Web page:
Recipes in Detail
Let’s talk first about the starting unit of operation - writing a Singularity Recipe file.
Writing a Recipe
Singularity Hub builds your Singularity containers from a build specification - a file named “Singularity” that is used to build a container. We call this recipe the Singularity Recipe. Singularity Hub makes this build process easy, without requiring transferring files or having superuser permissions on your part. You simply need to write a Singularity Recipe, put it in a Github repository, and then connect that repository to your account. Each repository maps to what Singularity calls a Container Collection, and in this collection you can maintain different tagged versions of your container build. Each time that you push, Singularity Hub will scan its contents for updated recipe files, and one or more new containers will be built by the builders. Once the build is done, you can use the Singularity software to pull your containers from any command line. Let’s take a look at the general workflow for doing this. Here we have a small repository with a Singularity Recipe named
Bootstrap:docker From:ubuntu:16.04 %labels MAINTAINER Vanessasaur SPECIES Dinosaur %environment RAWR_BASE=/code export RAWR_BASE %runscript echo "This gets run when you run the image!" exec /bin/bash /code/rawr.sh "$@" %post echo "This section happens once after bootstrap to build the image." mkdir -p /code apt-get install vim echo "RoooAAAAR" >> /code/rawr.sh chmod u+x /code/rawr.sh
The most basic thing you can do is have one recipe in your repository, the file
Singularity mentioned above that will build one container on your master branch. Without providing an extension, this assumes a tag of
latest, and so you given a username
vsoch and repository
hello-world, you would be building the image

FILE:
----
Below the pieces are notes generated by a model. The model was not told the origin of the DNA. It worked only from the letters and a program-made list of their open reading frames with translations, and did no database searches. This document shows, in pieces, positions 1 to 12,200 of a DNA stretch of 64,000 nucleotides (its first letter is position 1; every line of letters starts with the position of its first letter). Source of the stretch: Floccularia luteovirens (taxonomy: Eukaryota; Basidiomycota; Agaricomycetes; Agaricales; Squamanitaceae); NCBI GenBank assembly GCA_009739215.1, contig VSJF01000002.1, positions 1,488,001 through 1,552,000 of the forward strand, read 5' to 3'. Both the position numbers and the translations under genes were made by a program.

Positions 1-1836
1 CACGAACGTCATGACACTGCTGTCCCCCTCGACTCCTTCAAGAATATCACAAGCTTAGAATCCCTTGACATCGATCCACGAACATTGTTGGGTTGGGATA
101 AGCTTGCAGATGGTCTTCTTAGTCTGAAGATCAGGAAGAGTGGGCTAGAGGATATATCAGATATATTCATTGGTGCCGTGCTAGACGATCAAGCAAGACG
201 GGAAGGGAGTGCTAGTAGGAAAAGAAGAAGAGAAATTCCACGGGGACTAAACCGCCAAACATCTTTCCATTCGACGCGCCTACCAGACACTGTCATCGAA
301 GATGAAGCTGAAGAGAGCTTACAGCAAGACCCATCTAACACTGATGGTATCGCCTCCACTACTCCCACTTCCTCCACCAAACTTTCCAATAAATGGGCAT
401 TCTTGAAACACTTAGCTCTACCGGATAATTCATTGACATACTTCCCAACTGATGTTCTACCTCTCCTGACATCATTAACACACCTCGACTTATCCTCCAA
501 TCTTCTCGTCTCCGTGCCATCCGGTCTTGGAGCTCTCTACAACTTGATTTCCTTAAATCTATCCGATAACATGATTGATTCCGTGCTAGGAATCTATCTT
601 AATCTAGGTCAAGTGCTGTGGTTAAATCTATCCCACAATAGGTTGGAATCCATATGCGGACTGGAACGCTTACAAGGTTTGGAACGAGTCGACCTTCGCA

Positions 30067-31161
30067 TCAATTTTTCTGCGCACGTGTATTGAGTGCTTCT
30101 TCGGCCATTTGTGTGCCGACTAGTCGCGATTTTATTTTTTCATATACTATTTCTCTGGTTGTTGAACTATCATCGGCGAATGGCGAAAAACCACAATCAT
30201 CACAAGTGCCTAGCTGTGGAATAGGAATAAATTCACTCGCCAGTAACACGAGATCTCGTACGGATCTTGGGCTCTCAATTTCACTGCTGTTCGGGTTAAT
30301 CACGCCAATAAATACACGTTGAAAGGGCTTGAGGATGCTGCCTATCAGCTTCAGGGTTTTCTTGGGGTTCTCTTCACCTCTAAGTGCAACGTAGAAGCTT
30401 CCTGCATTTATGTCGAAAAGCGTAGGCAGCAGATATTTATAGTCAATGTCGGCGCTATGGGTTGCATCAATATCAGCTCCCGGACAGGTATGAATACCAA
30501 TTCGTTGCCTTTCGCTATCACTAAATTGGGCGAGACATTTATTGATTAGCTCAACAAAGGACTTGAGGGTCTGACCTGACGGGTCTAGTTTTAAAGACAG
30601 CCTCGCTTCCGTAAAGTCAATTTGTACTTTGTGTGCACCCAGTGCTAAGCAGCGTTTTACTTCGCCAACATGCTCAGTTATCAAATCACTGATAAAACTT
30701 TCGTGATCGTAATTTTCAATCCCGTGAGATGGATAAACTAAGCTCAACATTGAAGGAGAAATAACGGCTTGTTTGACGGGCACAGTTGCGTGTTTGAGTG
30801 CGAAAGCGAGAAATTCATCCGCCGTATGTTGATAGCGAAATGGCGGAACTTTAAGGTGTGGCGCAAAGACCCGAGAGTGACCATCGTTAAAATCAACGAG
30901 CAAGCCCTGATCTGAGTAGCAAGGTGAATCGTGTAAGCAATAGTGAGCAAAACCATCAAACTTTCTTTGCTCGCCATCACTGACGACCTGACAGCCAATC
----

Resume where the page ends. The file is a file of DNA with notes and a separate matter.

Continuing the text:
shub://vsoch/hello-world:latest. It also means that, if you are to create a second Singularity file anywhere in the repository:
hello-world/ Singularity (--- shub://vsoch/hello-world:latest subfolder/ Singularity (--- shub://vsoch/hello-world:latest
these two files are associated with the same unique resource identifier, and Singularity Hub will build the most recent. The file that was used is captured in the build metadata. The folder organization doesn’t matter. However, if we create a second file with an extension to indicate a tag:
hello-world/ Singularity (--- shub://vsoch/hello-world:latest subfolder/ Singularity.tag (--- shub://vsoch/hello-world:tag
Then two images will be built,
It is recommended practice to have uniquely named recipe files, each starting with 'Singularity' with an extension to indicate a tag.
Building your Container
After logging in to Singularity Hub with your GitHub account, you can create a new collection, which means making a connection to some GitHub repository where you’ve put your files and data. This collection of builds, a Container Collection, is associated with a single repository.
Let’s say that I create a recipe in this repository. I would add the file, and push to GitHub.
git add Singularity git commit -a -m "Adding Singularity file." git push origin master
Since I am in Automated Build mode (the default), the push alone will trigger a build for my collection in Singularity Hub.
Please note that in the Automated Build mode, Singularity Hub will only consider file changes from the push after the connection has been established. That is, if one Singularity file is created before the connection, it would not be seen by Singularity Hub unless you modified it in the following push. Also note that recipes are discovered by way of the Singularity.* prefix, so make sure that you name your files accordingly. The suffix (after
Singularity.) is used for the container tag.